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Parity is about fairness. Americans with behavioral health conditions often have more difficulty getting the treatment and services they need when compared to individuals seeking other medical care. Explore parity-related information regarding legislation, statutes, and regulatory actions since the Federal Parity Law was passed in 2008.

Massachusetts Parity Law

Here are links to the sections of Massachusetts law that are relevant to parity and autism coverage:

Behavioral Health Coverage

M.G.L. c. 32A, §22M.G.L. c. 175, §47BM.G.L. c. 176A, §8AM.G.L. c. 176B, §4AM.G.L. c. 176G, §§4 4M

These sections of the law require large employer fully-insured plans, small employer fully-insured plans, individual plans, and state employee plans to provide behavioral health treatment coverage on a “non-discriminatory basis” for certain conditions.

The law explicitly applies to the following conditions and requires that annual limits,lifetime limits, and quantitative treatment limitations for these conditions are the same as they are for other medical conditions:

  1. Schizophrenia
  2. Schizoaffective disorder
  3. Major depressive disorder
  4. Bipolar disorder
  5. Paranoia and other psychotic disorders
  6. Obsessive-compulsive disorder
  7. Panic disorder
  8. Delirium and dementia
  9. Affective disorders
  10. Eating disorders
  11. Post traumatic stress disorder
  12. Substance abuse disorders
  13. Autism

These sections of the law also require individual plans, small employer fully-insured plans, large employer fully-insured plans, and state employee plans to cover treatment of patients with conditions not listed above for at least 60 days of inpatient treatment and 24 outpatient visits, as long as the treatment is considered medically necessary .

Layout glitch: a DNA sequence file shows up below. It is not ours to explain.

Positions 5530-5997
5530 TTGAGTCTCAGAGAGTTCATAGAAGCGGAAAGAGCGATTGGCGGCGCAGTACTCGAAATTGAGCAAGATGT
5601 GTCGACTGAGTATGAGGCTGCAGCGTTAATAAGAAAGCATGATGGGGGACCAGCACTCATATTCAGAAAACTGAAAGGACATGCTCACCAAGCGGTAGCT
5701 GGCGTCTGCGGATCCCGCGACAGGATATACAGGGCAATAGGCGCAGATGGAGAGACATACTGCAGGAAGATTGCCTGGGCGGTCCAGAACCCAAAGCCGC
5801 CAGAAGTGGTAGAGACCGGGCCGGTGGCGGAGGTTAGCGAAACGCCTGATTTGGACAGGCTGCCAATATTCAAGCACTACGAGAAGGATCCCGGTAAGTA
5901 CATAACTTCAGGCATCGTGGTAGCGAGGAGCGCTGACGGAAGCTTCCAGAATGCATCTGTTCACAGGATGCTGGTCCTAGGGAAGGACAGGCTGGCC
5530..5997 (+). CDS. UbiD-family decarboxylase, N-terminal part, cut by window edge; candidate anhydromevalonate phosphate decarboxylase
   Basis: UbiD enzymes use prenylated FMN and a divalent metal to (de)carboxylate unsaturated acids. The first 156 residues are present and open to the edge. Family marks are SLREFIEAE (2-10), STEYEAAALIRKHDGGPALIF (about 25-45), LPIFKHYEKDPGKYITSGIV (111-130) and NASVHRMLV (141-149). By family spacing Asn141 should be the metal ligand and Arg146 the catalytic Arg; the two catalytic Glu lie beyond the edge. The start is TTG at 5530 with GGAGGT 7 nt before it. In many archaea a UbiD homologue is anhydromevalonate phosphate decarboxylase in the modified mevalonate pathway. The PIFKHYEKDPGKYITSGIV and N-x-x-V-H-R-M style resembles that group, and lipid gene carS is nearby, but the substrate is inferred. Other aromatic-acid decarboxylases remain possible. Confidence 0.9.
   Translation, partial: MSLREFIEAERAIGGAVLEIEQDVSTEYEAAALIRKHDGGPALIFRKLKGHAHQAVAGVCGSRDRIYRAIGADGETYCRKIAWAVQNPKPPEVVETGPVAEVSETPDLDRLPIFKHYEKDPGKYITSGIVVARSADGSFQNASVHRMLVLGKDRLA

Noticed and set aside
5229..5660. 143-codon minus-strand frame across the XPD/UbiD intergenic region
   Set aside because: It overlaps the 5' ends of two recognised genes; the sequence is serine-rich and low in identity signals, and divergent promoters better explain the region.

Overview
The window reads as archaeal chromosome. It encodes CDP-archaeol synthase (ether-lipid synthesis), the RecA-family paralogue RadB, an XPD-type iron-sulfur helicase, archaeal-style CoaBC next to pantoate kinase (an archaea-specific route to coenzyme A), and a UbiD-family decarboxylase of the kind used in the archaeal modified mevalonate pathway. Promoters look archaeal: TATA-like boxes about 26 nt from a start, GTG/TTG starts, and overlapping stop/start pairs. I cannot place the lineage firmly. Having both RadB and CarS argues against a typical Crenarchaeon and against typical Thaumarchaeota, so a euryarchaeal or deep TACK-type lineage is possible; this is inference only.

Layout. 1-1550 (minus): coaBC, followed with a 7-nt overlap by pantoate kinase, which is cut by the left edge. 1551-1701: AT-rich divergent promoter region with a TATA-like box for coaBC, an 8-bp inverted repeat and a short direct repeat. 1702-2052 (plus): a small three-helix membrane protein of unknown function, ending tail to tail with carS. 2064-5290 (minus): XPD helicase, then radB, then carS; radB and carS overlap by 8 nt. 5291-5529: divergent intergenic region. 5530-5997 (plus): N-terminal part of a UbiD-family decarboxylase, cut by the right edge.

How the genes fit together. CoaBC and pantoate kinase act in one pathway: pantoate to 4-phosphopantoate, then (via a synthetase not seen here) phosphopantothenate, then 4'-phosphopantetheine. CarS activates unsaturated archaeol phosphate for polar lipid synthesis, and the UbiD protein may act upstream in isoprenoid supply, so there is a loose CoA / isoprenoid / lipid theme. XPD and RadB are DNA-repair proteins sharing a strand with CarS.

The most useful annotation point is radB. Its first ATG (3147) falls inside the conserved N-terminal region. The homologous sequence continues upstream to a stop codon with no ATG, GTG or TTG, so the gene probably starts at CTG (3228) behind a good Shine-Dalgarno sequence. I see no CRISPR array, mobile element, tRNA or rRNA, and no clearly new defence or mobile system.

These sections of the law also require insurance plans to provide treatment coverage on a “non-discriminatory basis” for victims of rape and assault with intent to commit rape if the costs of treatment are more than the maximum compensation awarded to the victims.

Insurance plans are also required to cover treatment for children under age 19 who do not have any of the conditions listed above who meet these criteria:

  1. They can’t attend school because of their condition
  2. The condition requires hospitalization
  3. Their behavior poses serious danger to themselves or others

The law does cover a full range of inpatient, intermediate, and outpatient services and says treatment may take place in the least restrictive clinically appropriate setting.

Autism Coverage

M.G.L. c. 32A §25M.G.L. c. 175 §47AAM.G.L. c. 176A §8DDM.G.L. c. 176B §4DDM.G.L. c. 176G §4V

These sections require individual plans, small employer fully-insured plans, large employer fully-insured plans, and state employee plans to cover the following autism services:

  • Habilitative or rehabilitative care (included applied behavior analysis )
  • Pharmacy care
  • Psychiatric care
  • Psychological care
  • Therapeutic care

Coverage must be provided on “a non-discriminatory basis” and cannot have any annual maximum or lifetime maximum in place for autism services that are not in place for other medical services.

State Parity Reports

View the state parity reports to learn about legislation, regulation, and litigation related to parity implementation

State Parity Reports

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Common Violations

In seeking care or services, be aware of the common ways parity rights can be violated.